Your baby’s well-being is our top priority and we know it’s yours, too. We are committed to the quality of our product, and as parents ourselves that use the product with our own children, we stand by it.
A small number of our users notice red marks on their baby’s foot after use of the Owlet. While this is not a common occurrence, we take this seriously, which is why we want to address these red marks head on. Just like a baby shoe that is too tight or too small, it can be uncomfortable for your child and leave marks. Our research, in partnership with dermatologists and pediatricians, shows that these marks are not electrical or thermal burns but are instead related to pressure or friction.
The friction marks can result from a number of factors, including sock sizing, tightening, and placement.
Pay close attention to sock fit. Just as we look for the proper fit in the shoes we wear, parents should check the fit of the Smart Sock each time.
Incorrect use of the sock could result in marks, pressure marks, or blisters on your baby’s foot.
We have Owlet Sock Fitting Experts available to help you at 844-334-5330 or email us at firstname.lastname@example.org. We’re here to answer any further questions!
Your baby’s safety is our top priority and we know it’s yours too, so please read the following for a better understanding of what a red mark is and how you can prevent it.
How Do These Marks Occur?
Just like a baby shoe that is too tight or too small, it can be uncomfortable for your child and leave marks. Our research, including collaborating with top-rated dermatologists and pediatricians, has shown that these red marks are not burns due to heat or electrical contact with your baby’s skin, or a product malfunction, but instead are pressure or friction marks. In the small amount of red marks cases we’ve seen, pressure marks are generally associated with over tightening of the newborn size 1 sock (original sock style).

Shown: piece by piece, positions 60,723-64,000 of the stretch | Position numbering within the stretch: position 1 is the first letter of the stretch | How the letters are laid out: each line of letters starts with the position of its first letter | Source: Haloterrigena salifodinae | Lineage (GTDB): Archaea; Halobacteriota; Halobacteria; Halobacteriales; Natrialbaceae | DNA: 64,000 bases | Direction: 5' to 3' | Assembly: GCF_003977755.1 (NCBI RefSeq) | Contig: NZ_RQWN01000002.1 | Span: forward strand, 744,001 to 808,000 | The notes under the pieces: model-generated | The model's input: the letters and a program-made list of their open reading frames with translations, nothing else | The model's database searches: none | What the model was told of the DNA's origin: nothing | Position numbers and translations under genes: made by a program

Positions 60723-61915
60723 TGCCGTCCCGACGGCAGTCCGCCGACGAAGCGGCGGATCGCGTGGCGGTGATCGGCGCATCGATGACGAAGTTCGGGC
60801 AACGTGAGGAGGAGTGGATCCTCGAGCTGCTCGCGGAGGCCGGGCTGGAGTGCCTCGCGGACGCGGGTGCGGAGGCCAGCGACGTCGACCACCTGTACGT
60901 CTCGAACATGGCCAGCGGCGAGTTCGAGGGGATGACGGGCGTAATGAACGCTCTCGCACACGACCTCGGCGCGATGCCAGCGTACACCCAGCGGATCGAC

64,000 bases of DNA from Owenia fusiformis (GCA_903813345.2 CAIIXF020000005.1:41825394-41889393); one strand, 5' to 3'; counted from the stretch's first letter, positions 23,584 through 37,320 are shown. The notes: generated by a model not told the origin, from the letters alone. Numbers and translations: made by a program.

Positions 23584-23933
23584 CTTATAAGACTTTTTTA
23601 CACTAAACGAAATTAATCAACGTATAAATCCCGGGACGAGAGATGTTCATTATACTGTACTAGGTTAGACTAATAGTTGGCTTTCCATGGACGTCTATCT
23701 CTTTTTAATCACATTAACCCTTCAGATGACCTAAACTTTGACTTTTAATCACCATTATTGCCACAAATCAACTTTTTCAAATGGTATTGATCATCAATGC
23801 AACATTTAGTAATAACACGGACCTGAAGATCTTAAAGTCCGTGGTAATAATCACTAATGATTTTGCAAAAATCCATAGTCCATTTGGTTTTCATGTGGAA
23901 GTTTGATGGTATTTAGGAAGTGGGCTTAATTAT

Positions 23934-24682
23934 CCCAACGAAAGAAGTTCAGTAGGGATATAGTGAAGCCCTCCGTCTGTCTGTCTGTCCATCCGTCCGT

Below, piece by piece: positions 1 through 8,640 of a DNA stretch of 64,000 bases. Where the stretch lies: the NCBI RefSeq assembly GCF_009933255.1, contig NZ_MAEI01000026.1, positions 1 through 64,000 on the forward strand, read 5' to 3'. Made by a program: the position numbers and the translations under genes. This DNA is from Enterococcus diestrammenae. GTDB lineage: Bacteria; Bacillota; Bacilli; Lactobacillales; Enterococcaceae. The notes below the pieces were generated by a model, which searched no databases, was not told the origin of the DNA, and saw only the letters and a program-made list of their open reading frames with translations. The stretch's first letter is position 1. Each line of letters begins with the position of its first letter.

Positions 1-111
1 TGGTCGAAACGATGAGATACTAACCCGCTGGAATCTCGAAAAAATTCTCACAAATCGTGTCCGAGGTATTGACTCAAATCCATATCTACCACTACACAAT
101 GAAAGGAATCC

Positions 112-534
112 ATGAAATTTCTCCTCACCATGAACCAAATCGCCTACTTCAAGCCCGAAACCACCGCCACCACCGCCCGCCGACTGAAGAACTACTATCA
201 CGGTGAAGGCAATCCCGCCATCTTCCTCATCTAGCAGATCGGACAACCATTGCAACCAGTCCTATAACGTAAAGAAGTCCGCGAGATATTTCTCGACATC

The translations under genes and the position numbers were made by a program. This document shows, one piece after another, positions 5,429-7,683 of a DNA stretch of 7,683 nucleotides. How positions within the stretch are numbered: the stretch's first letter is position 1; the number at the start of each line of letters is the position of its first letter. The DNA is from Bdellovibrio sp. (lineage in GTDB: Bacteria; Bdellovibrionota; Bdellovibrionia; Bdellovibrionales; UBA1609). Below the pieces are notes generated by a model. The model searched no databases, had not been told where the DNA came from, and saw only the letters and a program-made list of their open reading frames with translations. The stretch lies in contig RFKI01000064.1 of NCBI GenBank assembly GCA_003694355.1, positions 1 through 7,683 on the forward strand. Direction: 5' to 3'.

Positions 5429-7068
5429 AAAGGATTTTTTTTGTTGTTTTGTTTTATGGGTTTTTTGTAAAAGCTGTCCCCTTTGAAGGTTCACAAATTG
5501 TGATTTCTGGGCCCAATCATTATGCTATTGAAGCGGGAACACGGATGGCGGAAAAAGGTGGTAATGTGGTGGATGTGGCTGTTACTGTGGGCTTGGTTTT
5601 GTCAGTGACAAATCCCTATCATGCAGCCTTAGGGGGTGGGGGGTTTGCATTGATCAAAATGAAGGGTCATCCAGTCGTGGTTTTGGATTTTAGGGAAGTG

The pressure mark can occur if too much pressure is applied to the skin for extended periods of time. Your newborn’s skin is sensitive and can be easily agitated if the newborn size 1 sock is too tight on your baby’s foot or worn for an extended period of time, potentially resulting in a red mark on the foot.
Blisters, although uncommon, are associated with the sizes 2 and 3 socks (original sock style) and can form on the side of the foot or near the pinky toe when the sock is too tight, incorrectly placed, or too small. Generally, these marks are seen in babies who are wearing a size 2 or 3 sock, but should be in the next size up. The friction can be amplified if the baby kicks their feet often while wearing the sock. It’s the same chaffing that adults may experience with shoes that don’t fit properly, but can occur more easily with babies due to their sensitive skin.
What Do Parents Need to Know About Alleviating Red Marks and Blisters?
It is important to consider proper use, sizing and sock placement, to prevent or limit red marks and friction burns. Here’s what you can do:
Newborn Size 1 Sock